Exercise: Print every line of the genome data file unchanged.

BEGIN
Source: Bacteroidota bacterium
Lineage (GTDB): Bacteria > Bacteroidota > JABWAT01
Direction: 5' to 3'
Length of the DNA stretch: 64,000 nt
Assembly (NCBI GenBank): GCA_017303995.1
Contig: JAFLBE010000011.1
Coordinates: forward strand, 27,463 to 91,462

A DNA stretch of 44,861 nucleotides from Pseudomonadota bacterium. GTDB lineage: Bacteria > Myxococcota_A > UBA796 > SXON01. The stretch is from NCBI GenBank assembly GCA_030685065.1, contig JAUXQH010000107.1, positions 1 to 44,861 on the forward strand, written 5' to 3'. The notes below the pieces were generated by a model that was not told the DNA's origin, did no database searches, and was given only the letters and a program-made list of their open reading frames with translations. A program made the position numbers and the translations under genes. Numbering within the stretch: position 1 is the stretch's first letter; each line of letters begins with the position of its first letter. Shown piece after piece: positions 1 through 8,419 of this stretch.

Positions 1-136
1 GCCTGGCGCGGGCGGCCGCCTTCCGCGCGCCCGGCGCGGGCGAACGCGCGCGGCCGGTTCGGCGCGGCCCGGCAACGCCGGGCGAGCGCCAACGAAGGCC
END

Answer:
Source: Bacteroidota bacterium
Lineage (GTDB): Bacteria > Bacteroidota > JABWAT01
Direction: 5' to 3'
Length of the DNA stretch: 64,000 nt
Assembly (NCBI GenBank): GCA_017303995.1
Contig: JAFLBE010000011.1
Coordinates: forward strand, 27,463 to 91,462

A DNA stretch of 44,861 nucleotides from Pseudomonadota bacterium. GTDB lineage: Bacteria > Myxococcota_A > UBA796 > SXON01. The stretch is from NCBI GenBank assembly GCA_030685065.1, contig JAUXQH010000107.1, positions 1 to 44,861 on the forward strand, written 5' to 3'. The notes below the pieces were generated by a model that was not told the DNA's origin, did no database searches, and was given only the letters and a program-made list of their open reading frames with translations. A program made the position numbers and the translations under genes. Numbering within the stretch: position 1 is the stretch's first letter; each line of letters begins with the position of its first letter. Shown piece after piece: positions 1 through 8,419 of this stretch.

Positions 1-136
1 GCCTGGCGCGGGCGGCCGCCTTCCGCGCGCCCGGCGCGGGCGAACGCGCGCGGCCGGTTCGGCGCGGCCCGGCAACGCCGGGCGAGCGCCAACGAAGGCC